About 50 years ago and perhaps more, because I’m not sure, I voted to be taxed for BART to be part of the transportation system for the Bay Area. San Jose did NOT. Now San Jose will have Bart to go there but we, that have been paying all these years, are getting a second class EBART that only goes to Hillcrest and does not even have access to handicap people without at least an escalator. WE ARE NOT SECOND CLASS CITIZENS. In my opinion this is NOT acceptable at all. If there is no money for 1000 new cars the whole board should be fired. What did they do 50 years ago…did they think the cars will last forever? Very poor management. I was in corporate America for 30 years and we always budgeted for replacement equipment and charged accordingly and showing a profit every year!

    I’m very disappointed and we have not seen the end of this big fiasco. Meanwhile we still pay taxes and the results are very disappointing.

    • Publisher says:

      Mr. Tinnirello,
      Thank you for reading the Herald and for your comment.
      Just a few points to help you better understand why we’re getting eBART instead of real BART.
      The taxes you paid that were approved, 50 years ago, was an property tax assessment for bonds for the original system to Richmond, Fremont, Concord and Daly City. Those were paid off in 1999.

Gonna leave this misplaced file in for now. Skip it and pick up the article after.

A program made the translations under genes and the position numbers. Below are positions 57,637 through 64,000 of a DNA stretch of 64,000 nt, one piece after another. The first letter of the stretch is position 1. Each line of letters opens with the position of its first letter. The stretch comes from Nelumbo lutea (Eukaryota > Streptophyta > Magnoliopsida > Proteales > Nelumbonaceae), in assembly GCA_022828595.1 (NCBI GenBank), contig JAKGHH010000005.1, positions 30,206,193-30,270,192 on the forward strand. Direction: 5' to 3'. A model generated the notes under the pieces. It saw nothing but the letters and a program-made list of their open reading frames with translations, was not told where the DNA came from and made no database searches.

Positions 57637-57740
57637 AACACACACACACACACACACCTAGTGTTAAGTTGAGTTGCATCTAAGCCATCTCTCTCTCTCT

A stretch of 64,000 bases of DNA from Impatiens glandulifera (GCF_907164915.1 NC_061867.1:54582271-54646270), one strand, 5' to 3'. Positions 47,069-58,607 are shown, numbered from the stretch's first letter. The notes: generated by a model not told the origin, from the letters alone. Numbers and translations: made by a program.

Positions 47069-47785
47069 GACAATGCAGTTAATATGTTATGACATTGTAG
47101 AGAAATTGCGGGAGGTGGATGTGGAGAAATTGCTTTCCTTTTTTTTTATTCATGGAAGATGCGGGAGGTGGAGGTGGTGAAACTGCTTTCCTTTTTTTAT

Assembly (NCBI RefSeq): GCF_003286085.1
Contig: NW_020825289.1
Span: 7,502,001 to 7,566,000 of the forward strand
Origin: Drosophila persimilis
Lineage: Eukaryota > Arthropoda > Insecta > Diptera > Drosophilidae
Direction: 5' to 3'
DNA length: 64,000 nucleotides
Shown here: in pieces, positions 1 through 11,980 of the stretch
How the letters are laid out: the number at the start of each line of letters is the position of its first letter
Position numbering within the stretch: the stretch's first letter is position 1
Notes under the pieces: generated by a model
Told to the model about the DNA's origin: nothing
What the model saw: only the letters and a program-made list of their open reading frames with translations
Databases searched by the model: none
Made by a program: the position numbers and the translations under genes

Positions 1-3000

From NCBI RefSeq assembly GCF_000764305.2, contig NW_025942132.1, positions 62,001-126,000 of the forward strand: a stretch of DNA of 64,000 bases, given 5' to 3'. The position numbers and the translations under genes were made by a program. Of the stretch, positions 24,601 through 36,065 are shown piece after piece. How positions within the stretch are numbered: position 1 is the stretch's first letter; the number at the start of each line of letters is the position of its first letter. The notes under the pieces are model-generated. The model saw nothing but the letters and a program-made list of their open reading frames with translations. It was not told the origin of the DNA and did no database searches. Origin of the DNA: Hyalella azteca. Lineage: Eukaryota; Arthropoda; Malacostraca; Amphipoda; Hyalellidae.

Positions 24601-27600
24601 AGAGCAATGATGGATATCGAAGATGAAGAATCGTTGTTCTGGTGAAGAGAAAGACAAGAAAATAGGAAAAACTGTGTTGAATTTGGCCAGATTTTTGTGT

There has never been a new property tax as a revenue stream to pay for any extensions beyond that.
      Instead, what property owners are currently paying on the tax bill is for earthquake retrofit of the existing system, as approved by voters in, I believe 2005.
      The funding for the eBART system is from bridge tolls, the county’s Measure J half-cent sales tax measure, some state money and some money from BART. The half-cent sales tax we pay for BART is for operations, as well as some for AC Transit to bring riders to BART. None of that is for construction of extensions.
      There’s no federal money included, because they determined that we would not have enough ridership, even once all the homes are built in East County, to justify spending any federal funds for the extension to Antioch. So, they couldn’t afford to pay the $150 million per mile for full BART. eBART is costing $56 million per mile.
      The extension to San Jose is being paid for with money from Santa Clara County, state money and some federal funds, because they can prove ridership. But, even that system will end six miles from downtown San Jose, at the Berryessa Station.
      Feel free to contact our BART Director, who represents Antioch and East County, Joel Keller with your concerns.
      Allen Payton, Publisher.